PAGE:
• Gates: gates “provide protected control transfer, allowing a thread to jump to a pre-defined entry point in another address space with additional privileges”. Basically, they are very similar to RPCs except that the calling thread provides the resources for execution. A thread can create a gate and give it some label (respecting DIFC). Another thread can invoke the gate and request a label and clearance. The requested label and clearance are a combination of the invoking thread’s label and clearance and the gate’s label and clearance. The thread then starts executing in the new address space (i.e. executing some other code or function) using the requested label and clearance. Return values can be stored inside the thread object itself, but there is no implicit return mechanism. The invoking thread needs to create a return gate and label appropriately (the discussion on this is quite interesting).
  • Devices: Can be mounted…
User-Level Libraries:
The authors implemented a Unix-like environment using the HiStar kernel completely in userspace, and so they all respect IFC. The filesystem is implemented using segments and containers. A directory is a container with a special directory segment that contains a map of names to object IDs and a mutex to synchronize directory operations. To get a consistent view of the directory entries without acquiring the mutex (which needs write permissions), a user atomically reads a generation number and busy flag before and after reading an entry.
Processes in HiStar are containers with two process-specific categories to protect its secrecy and integrity. The process has two containers, a process container and an internal container. The process container exposes objects that are the external interface to the process. The internal container has segments used to implement the file descriptors, stack, heap, and executable code. It also has the thread that executes the code and its address space.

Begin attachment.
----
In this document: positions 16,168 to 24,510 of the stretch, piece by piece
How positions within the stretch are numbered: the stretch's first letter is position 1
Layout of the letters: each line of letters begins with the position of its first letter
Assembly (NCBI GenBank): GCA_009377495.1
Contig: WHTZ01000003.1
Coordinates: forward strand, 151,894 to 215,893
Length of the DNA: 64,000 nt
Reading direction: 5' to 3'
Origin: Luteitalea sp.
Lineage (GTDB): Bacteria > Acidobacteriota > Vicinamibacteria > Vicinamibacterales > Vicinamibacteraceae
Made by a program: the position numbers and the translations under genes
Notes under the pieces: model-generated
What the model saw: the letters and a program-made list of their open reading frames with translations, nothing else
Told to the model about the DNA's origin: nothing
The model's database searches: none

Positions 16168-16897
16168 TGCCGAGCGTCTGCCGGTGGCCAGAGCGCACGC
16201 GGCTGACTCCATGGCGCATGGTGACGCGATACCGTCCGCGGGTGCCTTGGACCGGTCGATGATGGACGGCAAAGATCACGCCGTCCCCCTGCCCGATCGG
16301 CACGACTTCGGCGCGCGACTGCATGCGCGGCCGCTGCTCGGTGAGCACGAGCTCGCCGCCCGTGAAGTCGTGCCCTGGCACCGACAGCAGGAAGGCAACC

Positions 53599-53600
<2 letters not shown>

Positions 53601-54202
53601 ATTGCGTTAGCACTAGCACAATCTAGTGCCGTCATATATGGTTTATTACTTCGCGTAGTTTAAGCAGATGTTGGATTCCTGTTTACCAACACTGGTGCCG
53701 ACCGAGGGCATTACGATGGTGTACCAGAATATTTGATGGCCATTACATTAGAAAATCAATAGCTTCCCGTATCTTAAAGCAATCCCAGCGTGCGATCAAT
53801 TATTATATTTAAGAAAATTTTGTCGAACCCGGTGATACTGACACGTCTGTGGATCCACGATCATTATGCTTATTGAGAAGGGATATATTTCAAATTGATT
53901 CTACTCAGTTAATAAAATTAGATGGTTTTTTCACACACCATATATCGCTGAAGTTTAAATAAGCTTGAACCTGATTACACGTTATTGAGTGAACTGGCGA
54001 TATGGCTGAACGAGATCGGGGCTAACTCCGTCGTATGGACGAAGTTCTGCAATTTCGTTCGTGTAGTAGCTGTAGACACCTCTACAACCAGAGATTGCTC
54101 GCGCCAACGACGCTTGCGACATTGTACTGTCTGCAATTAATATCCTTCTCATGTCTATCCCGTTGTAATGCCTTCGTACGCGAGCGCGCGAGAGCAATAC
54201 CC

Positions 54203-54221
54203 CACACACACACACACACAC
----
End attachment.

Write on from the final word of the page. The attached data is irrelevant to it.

A user has a pair of unique categories that define her read/write privileges. HiStar does not support ACLs.

HiStar also supports IPC using gates, signals, and networking using lwIP. The network device has a label {nr3, nw0, i2, 1} to taint all data read from the network.

Unix leaks information for process exit, quota adjustment, and file creation. For these operations, HiStar uses untainting gates that explicitly allow information to leak.

The authors used ClamAV as the motivating example and split it up so that the scanner part cannot export user data.

They also implemented an untrusted user authentication mechanism that cannot leak more than one bit of the user’s password. The discussion for this application is interesting, but too complicated to explain in a summary. The main idea is to split up the login mechanism into a directory and gates and use each gate with different privileges to get the information for authentication, check the password, and get the user’s privileges.

Another application was VPN, where another lwIP stack was run in parallel to the network with a different label so that public Internet data and VPN data do not mix (at least not directly).

HiStar runs comparable to Linux and OpenBSD, sometimes fasters, others slower. It is slower in the fork and exec microbenchmark. However, it does allow new consistency primitives such as group sync where no changes are recorded until an application is done execution.

Some useful features are missing from the Unix environment, while the semantics of others are modified. A crash or killed process can leave mutexes locked, and there needs to be support for cleaning those up. There are no CPU quotas and HiStar does not solve timing covert channels.

The Likes:
  • The paper was thorough in the description and did not leave questions
  • DIFC seems very useful, and the OS seems to implement it well.
  • It is nice to build a layered system basing the design on a few basic blocks that enforce security and be able to reason about the rest of the system from those.
  • The OS has a load of cool and smart things whose composition was carefully designed to build useful libraries.
  • It works!
  • For non-malicious code, HiStar seems to be able to protect against bugs.
  • It’s cool that the taint degrees work out to map into numbers that can be compared using simple integer comparisons.
The Dislikes: